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Source: European Union (EU)
26 November 2009

UN chief wants to see greater international influence in Gaza

"The situation in the Palestinian territories is quite tough. Because all border crossings are strictly closed, we cannot get any building materials in and so we have no possibility to try and rebuild”, says Karen AbuZayd, Commissioner-General at the United Nations Relief and Works Agency (UNRWA), the UN’s relief organisation for Palestinian refugees, which is celebrating its sixtieth anniversary this year. When she visited Stockholm on Thursday and met Swedish Minister for International Development Cooperation Gunilla Carlsson, she painted a gloomy picture of the situation in Gaza and the West Bank.

Karen AbuZayd, Commissioner-General of the United Nations Relief and Works Agency (UNRWA) visited Stockholm on Thursday.

On 17 November, the European Union expressed its concern that the situation in the area has not improved and that the closure policy has both devastated the private sector economy and caused further damage to the environment. It is a view that Karen AbuZayd shares.

"Only staple foods and medicines are allowed into Gaza. This is not a good situation at all. People cannot get out, goods cannot move freely. People are really stuck”, said Ms AbuZayd.

"The European Union, a balanced partner"

In its statement, the EU also criticised the Palestinian side and demanded a complete stop to all violence, including a sustained halt of rocket attacks at Israel and an effective mechanism to prevent arms and ammunition smuggling into the Gaza Strip.

”We count on the European Union as a balanced partner that can talk with both Israelis and Palestinians”, said Ms AbuZayd.

The European Union has expressed its concern over the situation in Gaza a number of times during the autumn. In statements in the UN Human Rights Council on 29 September and in the Security Council on 14 October, the EU called on the Palestinian authorities and the State of Israel to enter into serious peace negotiations as soon as possible. The EU also reiterated the need for a political solution with a Palestinian state existing side by side in peace and security with the State of Israel.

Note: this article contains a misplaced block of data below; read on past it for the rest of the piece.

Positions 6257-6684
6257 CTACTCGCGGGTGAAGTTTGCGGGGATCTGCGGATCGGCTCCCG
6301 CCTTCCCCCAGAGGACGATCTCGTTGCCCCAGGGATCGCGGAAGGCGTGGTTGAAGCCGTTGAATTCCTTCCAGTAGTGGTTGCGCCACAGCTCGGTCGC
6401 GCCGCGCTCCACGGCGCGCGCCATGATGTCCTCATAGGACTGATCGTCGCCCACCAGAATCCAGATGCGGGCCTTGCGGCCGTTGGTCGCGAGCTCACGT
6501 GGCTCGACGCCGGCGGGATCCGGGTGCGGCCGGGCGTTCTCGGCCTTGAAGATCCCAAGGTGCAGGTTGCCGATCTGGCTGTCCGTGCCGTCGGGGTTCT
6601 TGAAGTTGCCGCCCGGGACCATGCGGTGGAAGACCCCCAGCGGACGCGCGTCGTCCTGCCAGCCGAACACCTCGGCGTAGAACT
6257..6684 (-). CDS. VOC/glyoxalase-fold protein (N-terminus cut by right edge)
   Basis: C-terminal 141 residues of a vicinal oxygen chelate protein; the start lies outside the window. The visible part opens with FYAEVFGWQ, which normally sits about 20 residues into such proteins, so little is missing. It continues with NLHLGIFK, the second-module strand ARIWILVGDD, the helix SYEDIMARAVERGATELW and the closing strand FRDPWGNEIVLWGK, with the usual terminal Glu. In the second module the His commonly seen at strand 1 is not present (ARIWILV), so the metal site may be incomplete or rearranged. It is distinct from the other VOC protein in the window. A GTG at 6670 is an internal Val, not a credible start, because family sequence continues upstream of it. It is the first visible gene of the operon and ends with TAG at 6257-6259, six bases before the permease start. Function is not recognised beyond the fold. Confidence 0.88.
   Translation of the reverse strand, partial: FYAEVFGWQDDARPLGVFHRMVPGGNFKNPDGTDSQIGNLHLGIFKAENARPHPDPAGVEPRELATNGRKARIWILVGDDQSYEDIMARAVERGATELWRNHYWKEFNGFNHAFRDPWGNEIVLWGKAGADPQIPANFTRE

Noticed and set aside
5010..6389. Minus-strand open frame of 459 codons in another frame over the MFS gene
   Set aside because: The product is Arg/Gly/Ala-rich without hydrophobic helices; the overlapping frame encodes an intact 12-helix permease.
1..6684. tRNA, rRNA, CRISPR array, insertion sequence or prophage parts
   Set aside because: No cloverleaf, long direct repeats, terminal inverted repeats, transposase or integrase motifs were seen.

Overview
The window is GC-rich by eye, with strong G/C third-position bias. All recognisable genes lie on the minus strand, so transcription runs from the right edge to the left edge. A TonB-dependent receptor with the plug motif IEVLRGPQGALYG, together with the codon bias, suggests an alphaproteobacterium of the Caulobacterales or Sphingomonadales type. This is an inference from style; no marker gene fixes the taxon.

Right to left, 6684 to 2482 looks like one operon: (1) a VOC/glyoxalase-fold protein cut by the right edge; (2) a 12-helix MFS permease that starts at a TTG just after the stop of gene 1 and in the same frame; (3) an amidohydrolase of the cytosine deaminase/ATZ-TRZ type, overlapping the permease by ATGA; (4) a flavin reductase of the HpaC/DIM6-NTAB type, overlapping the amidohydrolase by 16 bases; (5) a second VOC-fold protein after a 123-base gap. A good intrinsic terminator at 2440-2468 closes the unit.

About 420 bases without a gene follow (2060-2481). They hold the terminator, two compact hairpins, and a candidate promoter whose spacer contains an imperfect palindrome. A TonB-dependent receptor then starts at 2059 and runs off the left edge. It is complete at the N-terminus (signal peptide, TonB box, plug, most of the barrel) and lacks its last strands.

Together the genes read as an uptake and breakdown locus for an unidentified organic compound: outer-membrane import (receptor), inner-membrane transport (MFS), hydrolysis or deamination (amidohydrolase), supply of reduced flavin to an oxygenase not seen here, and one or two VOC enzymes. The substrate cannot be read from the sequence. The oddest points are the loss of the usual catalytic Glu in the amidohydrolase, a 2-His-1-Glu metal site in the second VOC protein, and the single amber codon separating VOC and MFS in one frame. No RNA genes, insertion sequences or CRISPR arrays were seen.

Greater international influence needed

Ms AbuZayd, who during her visit also met a number of non-governmental organisations working in the region, hopes for more action in the region from the rest of the world in general.

“We want political actors to exercise greater influence, so that we can perhaps see what this can do to move the situation forward, so that border crossings can be kept open to a greater extent and more goods can be allowed into Gaza, so as not to punish the 1.5 million strong civilian population any longer”, said Ms AbuZayd. “And to help open things up in the West Bank as well, where the economy is only partially sustainable as it is developing at the moment.”

She does not dare to be optimistic about the situation in the Palestinian territories, even if she notes that a lot of work is going on.

“There is quite a lot happening. There are ongoing negotiations on reconciliation between the West Bank and Gaza, between the Palestinian organisations Fatah and Hamas and negotiations on the release of prisoners. And a number of different peace negotiations are underway in the region as well. It is not a passive period with nothing happening”, says Ms AbuZayd.

“Perhaps there is some hope, and all I can hope for is that some of the activity that is going on comes to fruition and brings a change for the Palestinian people.”

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